The Csr/Rsm system of Yersinia and related pathogens: A post-transcriptional strategy for managing virulence.
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AbstractThis review emphasizes the function and regulation of the Csr regulatory system in the human enteropathogen Yersinia pseudotuberculosis and compares its features with the homologous Csr/Rsm systems of related pathogens. The Csr/Rsm systems of eubacteria form a complex regulatory network in which redundant non-translated Csr/Rsm-RNAs bind the RNA-binding protein CsrA/RsmA, thereby preventing its interaction with mRNA targets. The Csr system is controlled by the BarA/UvrY-type of two-component sensor-regulator systems. Apart from that, common or pathogen-specific regulators control the abundance of the Csr components. The coordinate control of virulence factors and infection-linked physiological traits by the Csr/Rsm systems helps the pathogens to adapt individually to rapidly changing conditions to which they are exposed during the different stages of an infection. As Csr/Rsm function is relevant for full virulence, it represents a target suitable for antimicrobial drug development.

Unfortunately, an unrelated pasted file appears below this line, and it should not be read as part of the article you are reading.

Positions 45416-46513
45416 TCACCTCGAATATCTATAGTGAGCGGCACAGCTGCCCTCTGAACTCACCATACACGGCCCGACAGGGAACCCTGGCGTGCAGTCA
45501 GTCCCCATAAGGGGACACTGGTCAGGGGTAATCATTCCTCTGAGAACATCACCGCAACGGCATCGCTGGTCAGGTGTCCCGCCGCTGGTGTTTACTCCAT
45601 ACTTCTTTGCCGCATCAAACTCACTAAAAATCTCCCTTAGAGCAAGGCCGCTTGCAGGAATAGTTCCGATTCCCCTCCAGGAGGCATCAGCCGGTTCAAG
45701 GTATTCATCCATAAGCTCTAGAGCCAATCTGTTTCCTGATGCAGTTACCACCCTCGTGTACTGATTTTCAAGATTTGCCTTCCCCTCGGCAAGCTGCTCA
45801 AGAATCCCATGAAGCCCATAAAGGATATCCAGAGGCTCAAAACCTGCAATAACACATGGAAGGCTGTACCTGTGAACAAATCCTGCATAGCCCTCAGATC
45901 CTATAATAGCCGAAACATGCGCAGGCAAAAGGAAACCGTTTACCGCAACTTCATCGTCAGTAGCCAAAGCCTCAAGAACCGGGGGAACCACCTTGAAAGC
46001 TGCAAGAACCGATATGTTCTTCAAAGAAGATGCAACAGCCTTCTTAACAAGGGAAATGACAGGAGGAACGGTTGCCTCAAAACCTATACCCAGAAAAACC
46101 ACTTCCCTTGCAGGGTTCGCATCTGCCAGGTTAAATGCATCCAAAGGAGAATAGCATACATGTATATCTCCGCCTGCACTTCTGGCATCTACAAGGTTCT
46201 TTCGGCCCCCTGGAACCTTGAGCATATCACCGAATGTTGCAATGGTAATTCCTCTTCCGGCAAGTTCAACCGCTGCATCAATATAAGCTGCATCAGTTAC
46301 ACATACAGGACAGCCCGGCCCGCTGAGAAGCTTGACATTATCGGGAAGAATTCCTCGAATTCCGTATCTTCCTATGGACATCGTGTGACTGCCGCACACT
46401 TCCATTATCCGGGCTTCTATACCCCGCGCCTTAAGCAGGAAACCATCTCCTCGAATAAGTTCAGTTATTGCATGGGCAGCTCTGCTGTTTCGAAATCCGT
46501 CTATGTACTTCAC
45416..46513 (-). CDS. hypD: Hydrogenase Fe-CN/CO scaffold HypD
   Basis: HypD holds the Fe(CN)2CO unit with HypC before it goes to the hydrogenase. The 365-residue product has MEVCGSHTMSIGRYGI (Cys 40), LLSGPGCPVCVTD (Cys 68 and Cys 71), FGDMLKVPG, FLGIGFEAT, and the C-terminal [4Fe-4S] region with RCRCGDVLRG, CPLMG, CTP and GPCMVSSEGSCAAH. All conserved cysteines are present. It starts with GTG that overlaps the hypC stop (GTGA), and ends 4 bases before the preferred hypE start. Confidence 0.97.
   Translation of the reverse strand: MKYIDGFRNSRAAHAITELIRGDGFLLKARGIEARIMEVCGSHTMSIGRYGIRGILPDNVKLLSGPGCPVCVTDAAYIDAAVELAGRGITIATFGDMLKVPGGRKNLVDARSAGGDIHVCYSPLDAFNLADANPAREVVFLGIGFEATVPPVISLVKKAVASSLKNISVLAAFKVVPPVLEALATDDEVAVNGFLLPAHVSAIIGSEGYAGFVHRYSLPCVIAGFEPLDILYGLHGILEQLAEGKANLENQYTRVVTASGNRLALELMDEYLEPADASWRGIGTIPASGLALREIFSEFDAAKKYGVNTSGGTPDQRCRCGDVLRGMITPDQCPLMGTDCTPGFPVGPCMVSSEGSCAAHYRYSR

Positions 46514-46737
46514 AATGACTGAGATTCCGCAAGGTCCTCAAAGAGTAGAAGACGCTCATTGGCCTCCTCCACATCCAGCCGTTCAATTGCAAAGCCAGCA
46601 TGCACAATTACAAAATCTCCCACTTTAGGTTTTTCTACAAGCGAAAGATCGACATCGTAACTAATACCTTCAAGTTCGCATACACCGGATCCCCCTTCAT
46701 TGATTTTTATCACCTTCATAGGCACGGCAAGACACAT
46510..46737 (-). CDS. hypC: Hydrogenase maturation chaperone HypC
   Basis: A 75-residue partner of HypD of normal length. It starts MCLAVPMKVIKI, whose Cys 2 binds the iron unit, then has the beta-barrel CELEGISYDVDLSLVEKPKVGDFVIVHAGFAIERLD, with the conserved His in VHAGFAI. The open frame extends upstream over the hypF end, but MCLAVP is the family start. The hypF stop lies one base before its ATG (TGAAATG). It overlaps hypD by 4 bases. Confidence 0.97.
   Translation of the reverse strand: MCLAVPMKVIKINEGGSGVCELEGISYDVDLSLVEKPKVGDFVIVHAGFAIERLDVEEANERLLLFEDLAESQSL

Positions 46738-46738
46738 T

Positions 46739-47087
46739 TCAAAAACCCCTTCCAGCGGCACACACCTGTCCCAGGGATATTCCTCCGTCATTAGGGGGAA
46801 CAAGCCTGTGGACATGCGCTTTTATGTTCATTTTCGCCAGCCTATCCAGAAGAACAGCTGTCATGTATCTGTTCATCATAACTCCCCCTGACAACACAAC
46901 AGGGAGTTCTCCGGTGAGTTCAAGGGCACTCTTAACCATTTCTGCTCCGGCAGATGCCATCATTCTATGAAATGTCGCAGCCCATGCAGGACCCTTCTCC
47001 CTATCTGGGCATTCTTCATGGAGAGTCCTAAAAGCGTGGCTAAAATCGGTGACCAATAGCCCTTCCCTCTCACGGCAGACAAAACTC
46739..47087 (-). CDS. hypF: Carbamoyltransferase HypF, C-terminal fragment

CitationThe Csr/Rsm system of Yersinia and related pathogens: A post-transcriptional strategy for managing virulence. 2012, 9 (4):notRNA Biol
AffiliationDepartment of Molecular Infection Biology; Helmholtz Centre for Infection Research; Braunschweig, Germany; These authors contributed equally to this work.
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